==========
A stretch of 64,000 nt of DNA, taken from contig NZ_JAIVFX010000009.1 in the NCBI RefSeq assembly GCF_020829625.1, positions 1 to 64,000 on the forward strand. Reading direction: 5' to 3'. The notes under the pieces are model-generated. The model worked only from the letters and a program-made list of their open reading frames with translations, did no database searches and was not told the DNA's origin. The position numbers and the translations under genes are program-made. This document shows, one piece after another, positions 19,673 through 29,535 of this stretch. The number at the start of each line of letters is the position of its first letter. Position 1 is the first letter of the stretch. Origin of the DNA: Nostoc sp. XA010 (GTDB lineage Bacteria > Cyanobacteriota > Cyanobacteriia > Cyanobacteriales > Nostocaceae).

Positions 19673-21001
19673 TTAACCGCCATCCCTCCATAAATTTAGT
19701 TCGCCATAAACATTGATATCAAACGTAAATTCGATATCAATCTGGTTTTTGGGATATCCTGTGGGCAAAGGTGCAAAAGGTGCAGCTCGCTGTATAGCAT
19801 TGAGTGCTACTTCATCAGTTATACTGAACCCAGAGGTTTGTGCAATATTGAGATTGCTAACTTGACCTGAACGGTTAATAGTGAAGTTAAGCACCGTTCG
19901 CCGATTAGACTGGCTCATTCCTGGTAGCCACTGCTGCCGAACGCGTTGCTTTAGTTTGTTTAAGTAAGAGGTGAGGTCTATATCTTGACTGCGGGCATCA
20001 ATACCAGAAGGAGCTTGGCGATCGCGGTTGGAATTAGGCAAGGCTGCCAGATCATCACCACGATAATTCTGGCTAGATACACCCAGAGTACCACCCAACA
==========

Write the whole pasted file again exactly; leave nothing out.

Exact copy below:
A stretch of 64,000 nt of DNA, taken from contig NZ_JAIVFX010000009.1 in the NCBI RefSeq assembly GCF_020829625.1, positions 1 to 64,000 on the forward strand. Reading direction: 5' to 3'. The notes under the pieces are model-generated. The model worked only from the letters and a program-made list of their open reading frames with translations, did no database searches and was not told the DNA's origin. The position numbers and the translations under genes are program-made. This document shows, one piece after another, positions 19,673 through 29,535 of this stretch. The number at the start of each line of letters is the position of its first letter. Position 1 is the first letter of the stretch. Origin of the DNA: Nostoc sp. XA010 (GTDB lineage Bacteria > Cyanobacteriota > Cyanobacteriia > Cyanobacteriales > Nostocaceae).

Positions 19673-21001
19673 TTAACCGCCATCCCTCCATAAATTTAGT
19701 TCGCCATAAACATTGATATCAAACGTAAATTCGATATCAATCTGGTTTTTGGGATATCCTGTGGGCAAAGGTGCAAAAGGTGCAGCTCGCTGTATAGCAT
19801 TGAGTGCTACTTCATCAGTTATACTGAACCCAGAGGTTTGTGCAATATTGAGATTGCTAACTTGACCTGAACGGTTAATAGTGAAGTTAAGCACCGTTCG
19901 CCGATTAGACTGGCTCATTCCTGGTAGCCACTGCTGCCGAACGCGTTGCTTTAGTTTGTTTAAGTAAGAGGTGAGGTCTATATCTTGACTGCGGGCATCA
20001 ATACCAGAAGGAGCTTGGCGATCGCGGTTGGAATTAGGCAAGGCTGCCAGATCATCACCACGATAATTCTGGCTAGATACACCCAGAGTACCACCCAACA